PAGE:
Place a band of allies - A band is a number of cards that are either all the same colour or all the same tribe. A band can be between one and six cards in size. Choose one card to be the band leader and place that card on top. If your band is large enough you may then place a control marker on the kingdom that matches the colour of your leader cards. Markers may only be played if your band has more cards than you have control markers in that area. To place your first marker in an area you only need one card, to place your second two etc. Then, you may use the ability on your leaders card. If you then have any cards left in your hand, you must discard them into the marketplace for other players to possibly pick up. The band of allies will stay in front of you until the end of the round.
Players continue taking turns until the third dragon in the deck is revealed. At this point, the round immediately ends, players discard all cards from their hands and scoring occurs.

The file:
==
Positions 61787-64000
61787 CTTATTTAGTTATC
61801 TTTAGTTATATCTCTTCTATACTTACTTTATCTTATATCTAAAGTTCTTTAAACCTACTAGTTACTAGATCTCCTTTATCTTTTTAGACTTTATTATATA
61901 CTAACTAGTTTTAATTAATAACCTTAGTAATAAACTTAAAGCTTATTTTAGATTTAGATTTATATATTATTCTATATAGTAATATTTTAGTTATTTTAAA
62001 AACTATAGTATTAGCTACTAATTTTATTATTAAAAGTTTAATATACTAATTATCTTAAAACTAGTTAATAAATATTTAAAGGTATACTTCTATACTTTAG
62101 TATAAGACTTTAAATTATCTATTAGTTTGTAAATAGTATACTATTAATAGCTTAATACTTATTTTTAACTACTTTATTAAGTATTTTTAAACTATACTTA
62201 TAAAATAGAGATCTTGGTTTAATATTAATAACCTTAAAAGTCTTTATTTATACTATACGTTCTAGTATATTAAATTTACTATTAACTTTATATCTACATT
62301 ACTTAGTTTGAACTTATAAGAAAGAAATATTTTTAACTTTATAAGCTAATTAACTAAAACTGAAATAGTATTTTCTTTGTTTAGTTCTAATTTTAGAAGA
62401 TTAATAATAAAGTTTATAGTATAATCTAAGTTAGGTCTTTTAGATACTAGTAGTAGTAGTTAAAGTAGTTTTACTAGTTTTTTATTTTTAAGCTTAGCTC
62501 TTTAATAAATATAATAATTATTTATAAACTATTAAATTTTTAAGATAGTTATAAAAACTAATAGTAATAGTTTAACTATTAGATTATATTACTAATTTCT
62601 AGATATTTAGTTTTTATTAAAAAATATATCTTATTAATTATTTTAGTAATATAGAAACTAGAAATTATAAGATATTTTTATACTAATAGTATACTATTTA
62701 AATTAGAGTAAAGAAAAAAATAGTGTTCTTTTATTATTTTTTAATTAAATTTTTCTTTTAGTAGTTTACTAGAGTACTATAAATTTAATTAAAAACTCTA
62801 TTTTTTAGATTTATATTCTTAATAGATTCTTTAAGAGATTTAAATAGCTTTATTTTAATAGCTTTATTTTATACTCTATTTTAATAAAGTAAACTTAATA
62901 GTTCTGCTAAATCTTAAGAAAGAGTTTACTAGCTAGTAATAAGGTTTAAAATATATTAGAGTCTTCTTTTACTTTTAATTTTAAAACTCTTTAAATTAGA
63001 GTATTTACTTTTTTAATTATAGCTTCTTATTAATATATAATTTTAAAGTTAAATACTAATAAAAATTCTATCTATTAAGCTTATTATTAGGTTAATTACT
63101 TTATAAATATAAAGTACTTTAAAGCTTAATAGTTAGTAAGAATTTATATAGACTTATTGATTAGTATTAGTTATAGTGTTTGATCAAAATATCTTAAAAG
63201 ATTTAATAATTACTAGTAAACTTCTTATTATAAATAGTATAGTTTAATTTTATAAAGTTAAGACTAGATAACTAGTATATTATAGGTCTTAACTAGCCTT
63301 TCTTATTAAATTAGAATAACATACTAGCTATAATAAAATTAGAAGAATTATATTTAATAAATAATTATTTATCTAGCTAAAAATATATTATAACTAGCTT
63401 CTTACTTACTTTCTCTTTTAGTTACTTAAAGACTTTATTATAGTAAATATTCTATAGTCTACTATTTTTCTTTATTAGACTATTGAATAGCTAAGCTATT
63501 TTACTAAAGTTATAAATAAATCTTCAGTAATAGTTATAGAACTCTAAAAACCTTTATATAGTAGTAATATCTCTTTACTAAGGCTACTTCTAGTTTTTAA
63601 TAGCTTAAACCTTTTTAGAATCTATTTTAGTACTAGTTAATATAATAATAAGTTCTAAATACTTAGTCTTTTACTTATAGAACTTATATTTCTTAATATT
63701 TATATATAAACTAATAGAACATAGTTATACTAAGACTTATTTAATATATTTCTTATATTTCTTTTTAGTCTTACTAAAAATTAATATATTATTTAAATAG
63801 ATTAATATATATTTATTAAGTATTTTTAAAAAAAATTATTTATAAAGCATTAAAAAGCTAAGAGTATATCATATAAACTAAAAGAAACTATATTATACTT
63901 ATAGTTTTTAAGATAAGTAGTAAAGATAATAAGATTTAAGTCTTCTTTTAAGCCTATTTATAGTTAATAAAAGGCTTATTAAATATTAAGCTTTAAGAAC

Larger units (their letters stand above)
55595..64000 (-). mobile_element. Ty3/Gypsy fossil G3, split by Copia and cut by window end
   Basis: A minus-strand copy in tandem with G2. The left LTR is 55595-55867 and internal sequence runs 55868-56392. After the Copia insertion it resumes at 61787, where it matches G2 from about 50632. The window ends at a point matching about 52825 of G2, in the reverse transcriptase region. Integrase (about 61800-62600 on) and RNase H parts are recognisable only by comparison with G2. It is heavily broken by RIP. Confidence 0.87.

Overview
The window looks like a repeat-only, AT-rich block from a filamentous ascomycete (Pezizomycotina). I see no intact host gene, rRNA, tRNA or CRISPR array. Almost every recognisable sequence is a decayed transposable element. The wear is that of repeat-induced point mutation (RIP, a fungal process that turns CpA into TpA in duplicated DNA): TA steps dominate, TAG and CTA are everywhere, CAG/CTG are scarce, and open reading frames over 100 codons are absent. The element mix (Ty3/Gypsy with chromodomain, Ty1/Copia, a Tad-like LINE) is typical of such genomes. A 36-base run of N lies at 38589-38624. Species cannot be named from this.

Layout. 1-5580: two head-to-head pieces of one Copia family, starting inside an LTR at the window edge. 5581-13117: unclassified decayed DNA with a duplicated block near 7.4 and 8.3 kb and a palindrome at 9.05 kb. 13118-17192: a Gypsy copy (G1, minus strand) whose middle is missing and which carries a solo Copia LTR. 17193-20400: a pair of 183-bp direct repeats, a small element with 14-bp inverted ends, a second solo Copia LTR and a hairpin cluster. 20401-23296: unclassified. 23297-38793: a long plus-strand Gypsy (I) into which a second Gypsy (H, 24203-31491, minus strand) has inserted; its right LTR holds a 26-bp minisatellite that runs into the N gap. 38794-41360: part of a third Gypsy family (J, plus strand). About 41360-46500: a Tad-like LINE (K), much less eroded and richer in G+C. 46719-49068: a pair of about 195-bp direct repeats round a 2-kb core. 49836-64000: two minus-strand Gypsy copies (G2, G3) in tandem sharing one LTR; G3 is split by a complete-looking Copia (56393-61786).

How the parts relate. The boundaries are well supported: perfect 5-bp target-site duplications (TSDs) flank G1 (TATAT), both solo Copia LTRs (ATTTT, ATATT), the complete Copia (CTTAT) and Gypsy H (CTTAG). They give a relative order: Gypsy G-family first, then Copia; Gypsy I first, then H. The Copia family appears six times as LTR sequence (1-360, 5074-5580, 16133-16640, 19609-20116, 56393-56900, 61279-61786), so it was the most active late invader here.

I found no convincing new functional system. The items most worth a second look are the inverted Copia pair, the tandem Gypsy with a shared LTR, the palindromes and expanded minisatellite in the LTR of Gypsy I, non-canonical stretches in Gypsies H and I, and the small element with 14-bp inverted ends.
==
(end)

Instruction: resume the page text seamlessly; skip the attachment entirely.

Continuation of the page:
Check for who has the most tokens in each kingdom on the board. If it is the first round, the player with the most tokens scores the points on the ‘one’ space, if it is the second round the score the points on the ‘two’ space and the player with the second most scores the points on the one, in the third round you will score first, second and third place.
Then score for each band of allies you have, a band of two scores you one point, three scores you three points etc.. it is clearly marked on the board making it easy for everyone. If this is the first or second round, go through setup as before, all cards are handed in, however, tokens on the boards stay in place. The player with the least points will start the round. If it is your third play through the deck, add the scores and whoever has the most points, has the most glory and wins the game!
The Tribes. Remember you only take the effect of the leader of your band!
Centaurs - If you place a control marker when placing a band, you may immediately place another band.
Dwarves - Scores as if there were an additional card at the end of the round.
Elves - Allow you to keep X cards in hand when X is the size of the band you have just played.